The student news site of Los Altos High School in Los Altos, California

The Talon

The student news site of Los Altos High School in Los Altos, California

The Talon

The student news site of Los Altos High School in Los Altos, California

The Talon

Common Core Standards an Improvement, Exam May Not Be

Even since the announcement of the new Common Core Standards, Californian education has been in a state of change. The uncertainty surrounding the Common Core exam as well as the new initiative to align to the standards has left people wondering if the Common Core State Standards Initiative will actually prove to be beneficial or if this is a case of good intentions gone wrong.

In the midst of all of this change students have been left wondering how Common Core will impact their future and if it is something to be worried about. The first thing students must realize is that when teachers refer to “Common Core” they are speaking of two separate issues: the Common Core standards and the actual exam on which the standards will be tested on.

The standards themselves are the first attempt to have nationwide standards. They aim to evaluate students not on their ability to memorize rote details but rather on their grasp of skills surrounding the content. For all department teachers this is an improvement over the old standards that demanded them to cover a broad range of topics in a short of amount of time.

“I think the standards are fantastic,” English Department Head Keren Robertson said. “What they do is they kind of get at the heart of what the content area is really about. The English standards, for example, were pages and pages that there was no way we could get them all done. And they were so descriptive like ‘you must teach the postural form of poem.’ [They were] these incredibly obscure standards that were just silly. Whereas the new standards are much more skilled based than content based in all subjects.”

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The added bonus of the new Common Core standards is an unprecedented effort to work together across departments. What this will hopefully mean for students is a shift from busy work type teaching to critical thinking and more hands on experiences.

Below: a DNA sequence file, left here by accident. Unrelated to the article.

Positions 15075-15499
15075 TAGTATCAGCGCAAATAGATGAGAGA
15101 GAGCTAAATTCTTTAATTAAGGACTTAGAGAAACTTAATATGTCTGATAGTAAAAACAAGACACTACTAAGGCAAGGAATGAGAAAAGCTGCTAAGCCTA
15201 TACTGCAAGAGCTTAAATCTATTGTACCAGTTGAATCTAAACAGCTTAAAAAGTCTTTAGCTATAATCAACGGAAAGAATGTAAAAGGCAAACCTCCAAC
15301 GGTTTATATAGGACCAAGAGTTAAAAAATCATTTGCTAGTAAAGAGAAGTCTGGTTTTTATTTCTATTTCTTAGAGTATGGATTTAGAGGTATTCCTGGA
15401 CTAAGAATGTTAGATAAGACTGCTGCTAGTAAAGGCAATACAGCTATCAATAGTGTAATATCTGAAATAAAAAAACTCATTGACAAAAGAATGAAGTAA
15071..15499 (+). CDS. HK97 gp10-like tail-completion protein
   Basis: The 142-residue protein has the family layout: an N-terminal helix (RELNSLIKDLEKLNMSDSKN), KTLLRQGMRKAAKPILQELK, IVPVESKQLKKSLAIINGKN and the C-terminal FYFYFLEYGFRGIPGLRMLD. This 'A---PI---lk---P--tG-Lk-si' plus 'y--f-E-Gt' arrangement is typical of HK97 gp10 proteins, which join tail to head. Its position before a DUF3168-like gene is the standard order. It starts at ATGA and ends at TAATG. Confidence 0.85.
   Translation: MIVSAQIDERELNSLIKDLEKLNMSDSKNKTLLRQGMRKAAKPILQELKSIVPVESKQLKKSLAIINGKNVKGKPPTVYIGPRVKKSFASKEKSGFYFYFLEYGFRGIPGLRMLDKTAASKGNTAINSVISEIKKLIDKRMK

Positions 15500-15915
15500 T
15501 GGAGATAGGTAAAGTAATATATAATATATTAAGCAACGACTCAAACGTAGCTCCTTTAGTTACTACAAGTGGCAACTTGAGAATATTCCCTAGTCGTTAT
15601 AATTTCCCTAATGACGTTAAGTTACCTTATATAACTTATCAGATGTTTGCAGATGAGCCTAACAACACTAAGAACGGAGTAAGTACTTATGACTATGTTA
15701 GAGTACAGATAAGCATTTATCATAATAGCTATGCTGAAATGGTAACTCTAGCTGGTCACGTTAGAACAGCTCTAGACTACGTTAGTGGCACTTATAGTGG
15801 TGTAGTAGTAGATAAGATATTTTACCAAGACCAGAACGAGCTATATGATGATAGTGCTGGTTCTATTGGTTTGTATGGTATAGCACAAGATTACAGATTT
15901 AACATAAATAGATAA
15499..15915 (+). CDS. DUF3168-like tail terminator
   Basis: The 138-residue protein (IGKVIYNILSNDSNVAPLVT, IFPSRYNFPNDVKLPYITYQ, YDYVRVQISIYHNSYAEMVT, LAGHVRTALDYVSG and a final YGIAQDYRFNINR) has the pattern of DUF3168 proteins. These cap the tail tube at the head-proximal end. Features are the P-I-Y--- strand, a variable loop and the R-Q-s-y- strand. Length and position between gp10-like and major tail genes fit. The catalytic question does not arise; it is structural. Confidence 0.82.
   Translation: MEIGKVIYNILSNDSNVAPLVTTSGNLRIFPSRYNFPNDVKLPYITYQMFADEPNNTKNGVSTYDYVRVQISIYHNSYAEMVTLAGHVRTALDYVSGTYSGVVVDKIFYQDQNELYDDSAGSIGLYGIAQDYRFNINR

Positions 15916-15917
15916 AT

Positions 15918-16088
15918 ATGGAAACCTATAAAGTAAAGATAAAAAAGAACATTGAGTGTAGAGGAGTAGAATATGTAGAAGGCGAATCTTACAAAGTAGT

“If the common core assessment is assessing as it was designed to, I believe it will [raise the standard of teaching],” Math Department Head Betty Yamasaki said. “Implementing the common core is not an easy task and takes a lot of time to carefully design and assess the effectiveness of the lessons and assessments created.  However, we are fortunate that there are opportunities for professional development which has been popularly supported by the administration and district office.”

While teachers are universally praising the improved standards, the same cannot be said for the exam the new Common Core standards will be tested with. The exam will be entirely computer based, a change that comes with its own new set of problems.

“[M]oving to a complete technology based system is great in theory but you know how limited we are in terms of access to computer labs on our campus,” Robertson said. “How on earth are we going to test all juniors at the same time? How do we have 500 working devices that kids can use and know how to use?”

The way students are being assessed is problematic as well. Though a full version of the exam has yet to be released to teachers, the sample questions teachers have been shown have teachers worried that they aren’t assessing students in a meaningful way. Like with the push for technology, the logistics of actually improving the exam is not entirely feasible.

“They really should be having an essay portion but to score the essay, to hire enough people to read those essay would be dramatic,” Robertson said. “So there will some writing stuff but it’s either going to be computer scored or it’s going to be scored by basically minimum wage paid people who don’t really know what they’re doing. It’s just not a very good assessment.”

Whether California will become another state that does poorly on the new exam or not remains to be seen. However, students and teachers alike can take comfort in knowing California will better prepared than the states that have already taken the exam.

“I think the problem in some of the states that have been early proctors of the testing is that the teachers haven’t adjusted their curriculum yet so basically they’re being tested on something that isn’t a reality in the school yet” Robertson said. “But that’s not going to happen in California. They’re going to have a slow roll out.”

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